All glucose meters are inaccurate they can be as much as 15% off lab test per FDA rules and according to my research the Contour is one of the WORST for accuracy. Don’t believe me? Take your Contour and test yourself 5x in a row. You will get wild swings with each test. My OneTouch meter in the span of 3 minutes had me going from 180-275 when I did 5 test back to back thats a major swing in the span of 3 minutes. Meanwhile when you perform that same test with the Nano from Center the range was literally within a 10 mg range. However, that said there is not a single meter on the market that is 100% accurate. Unless you are having a lab certify the test with the same prick as your meter that expectation is also unproven.

Another thing to note is that the Nano from Center is doing 2 test on one strip which increases the accuracy, nearly all other meters are doing ONE test. From their website:

Is the Nano accurate?

Yes! The Center Nano blood glucose monitor is one of the most accurate test strip sensors in the world.

The device was cleared by the FDA’s latest 2017 blood glucose monitoring guidelines, and has an operating range of 20 mg/dL to 600 mg/dL (1.1mmol/L to 33.3 mmol/L) with a hematocrit range of 20-70%.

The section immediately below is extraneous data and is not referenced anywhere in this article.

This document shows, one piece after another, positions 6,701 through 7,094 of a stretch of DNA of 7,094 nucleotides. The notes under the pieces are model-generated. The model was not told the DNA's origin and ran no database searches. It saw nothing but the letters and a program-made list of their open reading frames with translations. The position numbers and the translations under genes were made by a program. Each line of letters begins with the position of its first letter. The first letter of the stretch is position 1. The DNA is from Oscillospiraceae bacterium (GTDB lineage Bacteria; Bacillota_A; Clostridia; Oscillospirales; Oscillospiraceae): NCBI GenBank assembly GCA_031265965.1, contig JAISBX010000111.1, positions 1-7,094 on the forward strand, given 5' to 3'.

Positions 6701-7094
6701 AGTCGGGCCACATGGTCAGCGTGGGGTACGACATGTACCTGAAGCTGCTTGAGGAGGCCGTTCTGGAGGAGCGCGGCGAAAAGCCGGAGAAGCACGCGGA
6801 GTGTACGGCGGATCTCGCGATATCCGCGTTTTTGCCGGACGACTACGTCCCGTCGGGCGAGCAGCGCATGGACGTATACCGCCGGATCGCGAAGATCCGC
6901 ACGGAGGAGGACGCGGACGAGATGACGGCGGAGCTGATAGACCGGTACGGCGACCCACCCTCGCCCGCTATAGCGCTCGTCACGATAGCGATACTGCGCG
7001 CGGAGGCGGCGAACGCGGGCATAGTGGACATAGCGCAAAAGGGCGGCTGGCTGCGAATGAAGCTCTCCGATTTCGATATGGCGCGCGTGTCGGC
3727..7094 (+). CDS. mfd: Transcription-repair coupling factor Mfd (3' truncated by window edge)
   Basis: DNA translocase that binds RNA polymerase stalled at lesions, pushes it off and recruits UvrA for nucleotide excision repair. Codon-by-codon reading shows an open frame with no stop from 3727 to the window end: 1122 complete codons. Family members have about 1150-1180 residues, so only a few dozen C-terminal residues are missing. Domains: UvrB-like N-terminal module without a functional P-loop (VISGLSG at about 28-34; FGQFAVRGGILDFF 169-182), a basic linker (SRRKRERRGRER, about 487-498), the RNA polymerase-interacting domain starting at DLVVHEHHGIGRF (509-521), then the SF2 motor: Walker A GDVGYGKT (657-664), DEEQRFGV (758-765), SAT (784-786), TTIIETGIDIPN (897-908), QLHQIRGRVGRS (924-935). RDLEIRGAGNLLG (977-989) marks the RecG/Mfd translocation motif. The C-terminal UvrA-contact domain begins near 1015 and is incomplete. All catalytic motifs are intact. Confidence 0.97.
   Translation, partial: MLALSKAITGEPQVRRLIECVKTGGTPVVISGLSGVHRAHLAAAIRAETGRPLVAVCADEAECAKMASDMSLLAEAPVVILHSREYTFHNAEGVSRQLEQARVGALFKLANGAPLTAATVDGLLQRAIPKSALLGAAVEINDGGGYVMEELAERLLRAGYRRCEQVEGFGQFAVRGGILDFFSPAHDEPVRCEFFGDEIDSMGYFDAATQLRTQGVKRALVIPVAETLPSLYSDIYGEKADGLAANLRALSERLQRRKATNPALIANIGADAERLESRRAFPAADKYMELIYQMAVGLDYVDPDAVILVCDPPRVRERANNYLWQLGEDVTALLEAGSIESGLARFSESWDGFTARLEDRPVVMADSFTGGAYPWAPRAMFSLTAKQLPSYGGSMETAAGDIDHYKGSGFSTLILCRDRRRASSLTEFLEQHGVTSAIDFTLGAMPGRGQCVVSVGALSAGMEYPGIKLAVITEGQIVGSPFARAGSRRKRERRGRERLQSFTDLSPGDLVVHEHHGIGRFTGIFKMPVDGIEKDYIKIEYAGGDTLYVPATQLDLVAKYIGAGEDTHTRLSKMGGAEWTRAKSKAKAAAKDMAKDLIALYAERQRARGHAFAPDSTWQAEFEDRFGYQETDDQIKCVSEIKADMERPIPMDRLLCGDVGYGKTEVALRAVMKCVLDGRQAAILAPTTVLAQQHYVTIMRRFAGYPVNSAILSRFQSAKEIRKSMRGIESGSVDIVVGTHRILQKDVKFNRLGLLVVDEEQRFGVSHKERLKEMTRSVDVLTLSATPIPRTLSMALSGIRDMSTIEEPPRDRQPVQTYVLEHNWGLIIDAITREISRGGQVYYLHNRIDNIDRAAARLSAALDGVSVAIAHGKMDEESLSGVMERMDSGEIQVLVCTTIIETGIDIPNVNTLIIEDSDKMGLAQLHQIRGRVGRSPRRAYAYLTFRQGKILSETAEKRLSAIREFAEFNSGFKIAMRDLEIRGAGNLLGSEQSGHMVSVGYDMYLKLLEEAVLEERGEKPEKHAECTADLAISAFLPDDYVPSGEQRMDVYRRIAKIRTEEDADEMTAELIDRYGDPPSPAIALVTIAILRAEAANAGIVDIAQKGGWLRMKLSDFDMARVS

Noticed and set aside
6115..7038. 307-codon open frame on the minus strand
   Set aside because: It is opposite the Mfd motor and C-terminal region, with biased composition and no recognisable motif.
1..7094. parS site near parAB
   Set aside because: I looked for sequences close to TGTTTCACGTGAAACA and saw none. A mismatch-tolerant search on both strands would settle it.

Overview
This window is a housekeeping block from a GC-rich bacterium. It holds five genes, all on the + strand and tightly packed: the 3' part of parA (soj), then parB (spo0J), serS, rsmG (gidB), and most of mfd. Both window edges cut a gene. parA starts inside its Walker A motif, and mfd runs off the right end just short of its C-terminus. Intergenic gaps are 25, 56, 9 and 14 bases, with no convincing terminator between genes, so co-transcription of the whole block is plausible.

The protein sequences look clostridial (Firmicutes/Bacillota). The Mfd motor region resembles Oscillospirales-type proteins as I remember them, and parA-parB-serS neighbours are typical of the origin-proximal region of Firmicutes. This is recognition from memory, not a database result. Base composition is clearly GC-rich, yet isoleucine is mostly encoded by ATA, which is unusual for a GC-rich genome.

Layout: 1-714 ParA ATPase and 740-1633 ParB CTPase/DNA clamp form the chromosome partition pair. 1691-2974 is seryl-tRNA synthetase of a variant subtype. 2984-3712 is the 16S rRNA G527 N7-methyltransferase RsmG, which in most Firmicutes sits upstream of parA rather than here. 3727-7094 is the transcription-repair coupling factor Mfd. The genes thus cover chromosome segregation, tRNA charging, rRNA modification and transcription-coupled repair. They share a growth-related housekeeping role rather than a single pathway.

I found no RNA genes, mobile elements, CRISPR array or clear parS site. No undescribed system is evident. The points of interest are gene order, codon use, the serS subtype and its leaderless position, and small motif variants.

As cited in the Nano’s FDA approval, for glucose concentrations less than 75mg/dL, the Nano was within 15mg/dL of the YSI reference value 100% of the time, within 10mg/dL 98% of the time, and within 5mg/dL 42% of the time. For concentrations above 75mg/dL, the Nano was within 15% of the reference value 100% of the time, within 10% 95.5% of the time, and within 5% 52% of the time.

How is the Nano able to achieve these results? Unlike normal test strips which only use one set of enzymes to measure blood sugar, the Center Nano test strip has 2 sets of enzymes on every test strip. This allows for hematocrit interference to be measured and adjusted for during the 5 second blood sugar test, which enable the Nano to compute extremely accurate results.

Hi, @irocubabe. Welcome. Just had to respond to your Contour comment because I do these kinds of tests frequently and have texted my Contour 10 times in a row on several occasions as wmm as comparomg it to lab bloods was. Draws. Sorry. Falling asleep. :woman_facepalming: It might be terrible for you, but the Contour and ReliOn Prime meters are my top ranked, and they blow al the others out of the alter. Water. :roll_eyes: One Touch is consistently my best underachiever. Never tried the nano though. Sounds cool!

Good night.

1 Like

Your results greatly varied from mine, though it was not the worse that spot went to the Verio.

1 Like

I just tried my nano for the first time along side my Freestyle Freedom Life and indeed was 30 pts less than my regular meter. I don’t like that, very risky! Will try for a month and monitor to see if it gets better. As it is right now? Will recommend to use with caution.

4 Likes